Someone pass me a salad: the post-#cupcakecampTO post

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I’m not much of a baker — I’m constantly fucking up even basic cookie recipes. Luckily for me, I have mastered the recipe for the only cookie that matters, a.k.a Pierre Hermes’ fleur de sel and chocolate sables from foodbeam. Unfortunately, I can’t say I’ve picked up his macaronage expertise, but I digress.

I signed up to bake foodbeam’s so horribly fluffy s’more cupcakes for the second annual CupcakeCampTO, which happened yesterday. Aside from getting to stuff your face, the proceeds go to the Daily Bread Food Bank, so it’s win-win-win (except for this morning, when I struggled to button up my jeans). Most camp bakers tend to be professional ones, and I thought I’d be outmatched in technique and taste. But lo and behold, I won in the “Best Twist on a Classic” category, so there’s hope for my pathetic not-baker ass yet. Thanks judges!

For those that feel inclined to recreate that campfire goodness in their own kitchen, my adaptation of Franny’s recipe is after the jump: a sweet-salty graham cracker crust and cinnamon-scented, brown-sugary cake, piled high with Italian meringue and a just-right amount of gooey chocolate.

This recipe is weight-based. Since I have been converted to this more accurate, consistent method, I refuse to offer measurement alternatives but instead beseech you to buy a food scale:

S’more Cupcakes
Makes 12 regulars or 24 minis

Graham crust:
1 1/2 cup graham cracker crumbs
1/4 cup melted butter
1/2 tsp fleur de sel

Mix everything together.
Spoon mixture into cupcake liners in pan — a heaping teaspoon for minis, a heaping tablespoon or more for regular-sized.
Press evenly into bottom of pan — I used a small rolling pin that resembles a drink muddler. A shot glass would be dandy too.

Cake batter:
160g flour
3/4 tsp fleur de sel
1 1/4 tsp baking powder
1/8 tsp cinnamon
60g butter, at room temperature
85g light brown sugar
one egg
1 tsp vanilla extract
160g milk

Preheat oven to 170°C/340°F.
Mix the flour, salt, baking powder and cinnamon in a bowl.
Cream together the butter and sugar. Beat in egg, until fully incorporated; then add the vanilla extract. Add flour mixture in three parts, each time alternating with the milk, until mixed.
Divide batter evenly among the paper cups (fill below the top of the pan — you want a relatively flat, slightly domed cake to allow for lots and lots of delicious fluff, right? For minis, I found an even tablespoon was the perfect amount). Bake for 20 minutes (13 for minis), or until a toothpick inserted into centre of the cupcakes comes out clean.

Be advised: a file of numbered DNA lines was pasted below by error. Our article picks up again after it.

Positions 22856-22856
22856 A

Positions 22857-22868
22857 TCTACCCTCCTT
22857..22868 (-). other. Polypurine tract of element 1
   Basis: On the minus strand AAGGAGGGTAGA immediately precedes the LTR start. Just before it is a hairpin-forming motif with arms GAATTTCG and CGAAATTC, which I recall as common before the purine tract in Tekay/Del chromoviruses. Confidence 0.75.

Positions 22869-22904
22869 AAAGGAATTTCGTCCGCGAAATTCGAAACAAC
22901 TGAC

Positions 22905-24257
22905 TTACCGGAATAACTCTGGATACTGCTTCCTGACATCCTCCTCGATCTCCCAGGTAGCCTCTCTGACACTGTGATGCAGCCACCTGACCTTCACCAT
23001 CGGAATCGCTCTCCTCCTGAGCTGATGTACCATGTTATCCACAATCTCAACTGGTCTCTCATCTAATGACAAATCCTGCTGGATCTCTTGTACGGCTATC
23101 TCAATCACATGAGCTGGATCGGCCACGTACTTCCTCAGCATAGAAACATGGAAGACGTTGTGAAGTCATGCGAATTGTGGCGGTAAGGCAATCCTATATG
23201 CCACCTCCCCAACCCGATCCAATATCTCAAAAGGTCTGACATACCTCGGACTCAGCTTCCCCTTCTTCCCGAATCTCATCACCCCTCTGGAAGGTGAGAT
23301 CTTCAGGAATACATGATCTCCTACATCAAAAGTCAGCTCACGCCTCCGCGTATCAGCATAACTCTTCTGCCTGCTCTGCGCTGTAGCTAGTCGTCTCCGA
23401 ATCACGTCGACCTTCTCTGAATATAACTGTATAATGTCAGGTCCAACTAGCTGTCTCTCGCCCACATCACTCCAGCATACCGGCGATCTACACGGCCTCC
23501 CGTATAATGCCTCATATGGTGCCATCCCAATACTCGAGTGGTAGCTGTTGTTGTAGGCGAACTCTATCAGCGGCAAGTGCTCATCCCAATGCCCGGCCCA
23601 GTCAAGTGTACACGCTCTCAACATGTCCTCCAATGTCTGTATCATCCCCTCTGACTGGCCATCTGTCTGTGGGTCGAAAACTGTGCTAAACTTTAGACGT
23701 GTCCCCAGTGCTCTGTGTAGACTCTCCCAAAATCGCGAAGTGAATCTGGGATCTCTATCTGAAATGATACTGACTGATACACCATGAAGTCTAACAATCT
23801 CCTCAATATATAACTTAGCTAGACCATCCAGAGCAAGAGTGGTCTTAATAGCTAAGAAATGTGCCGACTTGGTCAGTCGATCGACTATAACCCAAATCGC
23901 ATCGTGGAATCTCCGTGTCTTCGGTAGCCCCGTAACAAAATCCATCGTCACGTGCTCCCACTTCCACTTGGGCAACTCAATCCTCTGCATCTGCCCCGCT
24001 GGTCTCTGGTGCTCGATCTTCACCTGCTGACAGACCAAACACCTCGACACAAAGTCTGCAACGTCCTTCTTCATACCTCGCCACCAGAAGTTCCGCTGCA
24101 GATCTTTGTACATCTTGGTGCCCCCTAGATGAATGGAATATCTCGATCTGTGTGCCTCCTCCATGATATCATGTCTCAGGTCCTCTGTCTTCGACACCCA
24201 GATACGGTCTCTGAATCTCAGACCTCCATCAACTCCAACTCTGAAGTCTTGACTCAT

Cool on wire rack before frosting.

Italian meringue:
one egg white
75g caster sugar (though granulated worked fine for me as well)
2 tbsp water

Beat the egg white with a pinch of salt at low speed until it foam throughout. Gradually increase the speed to high, and beat to soft peaks. Turn the machine to slow as you complete the sugar syrup.
Bring the sugar and water to 115°C/240°F. (My burner maxed out at 200°F, but I had no problems with “cooking” the whites adequately.)
With the mixer at medium speed, pour the boiling syrup into the whites in a thin, steady stream. Increase the speed to high, and beat until the bowl is no longer hot (it should still feel slightly warm).
Pipe the meringue onto the cupcakes with a round tip. From here, you can keep the swirl, or smooth it into a neat dome with a spatula. Chill while you make the ganache.

Ganache coating:
150g double cream
150g dark chocolate

Bring cream to a boil on the stove.
Pour over chocolate in a big bowl and stir until smooth.
Dip cupcakes. I had to double-dip these suckers, because it was quite thin and the meringue was showing through.

A few notes about the coating: You’ll have extra ganache — use it as a dip, whip it into a frosting, or make truffles. In retrospect I would have used a ratio closer to 2:1 or even 3:1 of chocolate to cream. As delightful as it is to recreate the texture of melted chocolate, it was far too runny and sticky, and never hardened in the slightest. Next time, I even might try a tempered chocolate coating instead of a ganache dip — I think a crisp coating would be really nice.

In a test batch a few weeks ago, so as to be completely authentic, I tried adding wheat germ and bran to the recipe, in the proportions called for in graham flour. Do not do this. You end up with whole wheat muffins with meringue and chocolate.

Thanks again to Michelle and Monica for all the fun, and the sugar coma. Can’t wait to try another recipe for next year’s.





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